24

I have a Java program as follows:

public class foo{

  public static void main(String[] args) throws Exception{
    Thread t = new Thread(
      new Runnable() {
        public void run() {
          try{System.in.read();}catch(Exception e){}
        }
      }
    );
    t.setDaemon(true);
    t.start();
    Thread.sleep(10); // Make sure it hits the read() call
    t.interrupt();
    t.stop();
    System.exit(0);
  }
}

Running this (time java foo) with the System.in.read call present takes ~480ms to exit while running it with the System.in.read call commented out takes ~120ms to exit

I had thought that once the main thread reaches the end, the program terminates, but clearly, there's another 300ms lag hanging around (you can see this by adding a println after the Thread.sleep). I tried t.interrupt t.stop System.exit which should stop things "immediately", but none of them seem able to make the program skip it's 350ms extra exit latency seemingly doing nothing.

Anyone know why that is the case, and if there's anything I can do to avoid this latency?

7
  • Did you try to manually close file descriptor #0 (or it's corresponding input stream) and measure how much time does it take in presence of System.in.read? Maybe that what's happening on exit, not really sure.
    – dk14
    Feb 24 '18 at 4:25
  • 1
    Also, time util might be affected by opening/closing stdIn as it measures "The elapsed (real) time between invocation of utility and its termination." pubs.opengroup.org/onlinepubs/009696899/utilities/time.html
    – dk14
    Feb 24 '18 at 4:51
  • t.interrupt() doesn't necessarily interrupts a thread immediately, t.stop() might not stop associated POSIX-threads. Interrupting stdIn in threads has its caveats as well (and it's system specific as some answers suggest): stackoverflow.com/questions/6008177/… (this is for readLine, but it seems the "interrupt-able IO" problem might persist for "read" too)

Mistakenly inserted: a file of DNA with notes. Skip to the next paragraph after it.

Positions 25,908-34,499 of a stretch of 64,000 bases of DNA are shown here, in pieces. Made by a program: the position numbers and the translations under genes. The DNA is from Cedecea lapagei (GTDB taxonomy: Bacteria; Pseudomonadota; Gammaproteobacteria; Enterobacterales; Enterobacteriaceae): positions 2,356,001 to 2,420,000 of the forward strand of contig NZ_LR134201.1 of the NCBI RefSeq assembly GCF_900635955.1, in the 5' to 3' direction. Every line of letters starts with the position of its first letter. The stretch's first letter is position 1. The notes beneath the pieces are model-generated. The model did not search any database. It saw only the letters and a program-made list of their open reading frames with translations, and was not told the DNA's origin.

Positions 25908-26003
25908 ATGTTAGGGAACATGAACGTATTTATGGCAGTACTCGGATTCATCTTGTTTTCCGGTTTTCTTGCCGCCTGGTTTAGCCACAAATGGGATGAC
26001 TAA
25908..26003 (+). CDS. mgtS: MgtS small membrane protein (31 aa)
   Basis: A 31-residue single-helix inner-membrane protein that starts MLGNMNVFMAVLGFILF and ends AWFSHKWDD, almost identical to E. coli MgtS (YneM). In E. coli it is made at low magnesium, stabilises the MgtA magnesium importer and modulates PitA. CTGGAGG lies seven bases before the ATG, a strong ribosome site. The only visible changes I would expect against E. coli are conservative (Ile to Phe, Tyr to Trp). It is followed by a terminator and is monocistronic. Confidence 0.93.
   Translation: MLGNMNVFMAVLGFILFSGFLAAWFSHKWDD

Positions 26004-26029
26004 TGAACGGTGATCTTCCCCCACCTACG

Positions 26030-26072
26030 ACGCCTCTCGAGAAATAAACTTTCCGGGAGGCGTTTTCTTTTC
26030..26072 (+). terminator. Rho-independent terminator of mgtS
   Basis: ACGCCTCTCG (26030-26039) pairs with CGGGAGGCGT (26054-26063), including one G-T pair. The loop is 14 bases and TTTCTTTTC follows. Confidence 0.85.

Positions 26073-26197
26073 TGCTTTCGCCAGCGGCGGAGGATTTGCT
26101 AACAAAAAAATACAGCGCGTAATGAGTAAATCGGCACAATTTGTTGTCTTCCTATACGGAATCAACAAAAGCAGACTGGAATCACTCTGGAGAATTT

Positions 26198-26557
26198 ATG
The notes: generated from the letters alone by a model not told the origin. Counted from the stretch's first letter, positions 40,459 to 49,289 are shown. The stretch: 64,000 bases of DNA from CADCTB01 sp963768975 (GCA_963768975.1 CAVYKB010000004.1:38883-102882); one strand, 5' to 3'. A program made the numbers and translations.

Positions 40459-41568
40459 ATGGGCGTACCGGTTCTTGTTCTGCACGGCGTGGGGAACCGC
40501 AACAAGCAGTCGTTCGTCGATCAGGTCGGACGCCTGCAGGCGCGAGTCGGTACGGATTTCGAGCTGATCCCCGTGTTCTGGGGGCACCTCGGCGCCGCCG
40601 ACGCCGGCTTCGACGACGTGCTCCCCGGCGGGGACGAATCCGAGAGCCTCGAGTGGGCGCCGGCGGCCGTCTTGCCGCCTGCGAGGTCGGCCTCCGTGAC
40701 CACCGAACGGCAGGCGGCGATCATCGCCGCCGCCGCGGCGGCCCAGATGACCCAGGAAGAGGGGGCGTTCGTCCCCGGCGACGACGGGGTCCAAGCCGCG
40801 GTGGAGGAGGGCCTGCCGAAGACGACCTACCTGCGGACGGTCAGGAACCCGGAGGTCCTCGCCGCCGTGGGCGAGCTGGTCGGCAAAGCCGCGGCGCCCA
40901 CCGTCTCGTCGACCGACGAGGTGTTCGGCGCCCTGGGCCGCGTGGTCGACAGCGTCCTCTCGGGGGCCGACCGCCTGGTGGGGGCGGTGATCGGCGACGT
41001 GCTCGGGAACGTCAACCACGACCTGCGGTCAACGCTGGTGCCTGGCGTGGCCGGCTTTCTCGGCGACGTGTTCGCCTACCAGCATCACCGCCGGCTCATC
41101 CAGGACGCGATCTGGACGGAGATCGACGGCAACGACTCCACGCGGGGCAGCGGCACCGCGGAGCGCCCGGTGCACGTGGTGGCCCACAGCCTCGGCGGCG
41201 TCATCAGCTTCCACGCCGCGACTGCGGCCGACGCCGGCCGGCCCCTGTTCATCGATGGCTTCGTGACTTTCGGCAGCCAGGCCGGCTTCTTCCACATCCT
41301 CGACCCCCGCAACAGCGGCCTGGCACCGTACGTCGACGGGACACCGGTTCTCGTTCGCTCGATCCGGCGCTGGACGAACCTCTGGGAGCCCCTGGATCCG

– dk14
    Feb 24 '18 at 5:04
  • instead of using time, what about computing milliseconds inside you java directly?
    – Jason Hu
    Feb 25 '18 at 20:32
  • 1. Thread.interrupt() does not interrupt blocking I/O. 2. Thread.stop() is deprecated. 3. The obvious solution is System.in.close() before System.exit().
    – user207421
    Feb 25 '18 at 23:09
20
+50

As it turns out besides collecting bad news, there is some workaround too, see the very bottom of this post.

This is not a full reply, just a check popped into my mind, with sockets.
Based on this and the System.in.read() experiment I have reproduced too, the delay may be the cost of having an outstanding synchronous I/O request towards the OS. (Edit: actually it is an explicit wait which kicks in when threads do not exit normally when the VM is shutting down, see below the horizontal line)

(I am ending the thread(s) with a while(true);, so it (they) never exits prematurely)

  • if you create a bound socket final ServerSocket srv=new ServerSocket(0);, exit remains 'normal'
  • if you srv.accept();, you suddenly have the extra wait
  • if you create an "inner" daemon thread with Socket s=new Socket("localhost",srv.getLocalPort());, and Socket s=srv.accept(); outside, it becomes 'normal' again
  • however if you invoke s.getInputStream().read(); on any of them, you have the extra wait again
  • if you do it with both sockets, extra wait extends a bit longer (much less than 300, but consistent 20-50 ms for me)
  • having the inner thread, it is also possible to get stuck on the new Socket(...); line, if accept() is not invoked outside. This also has the extra wait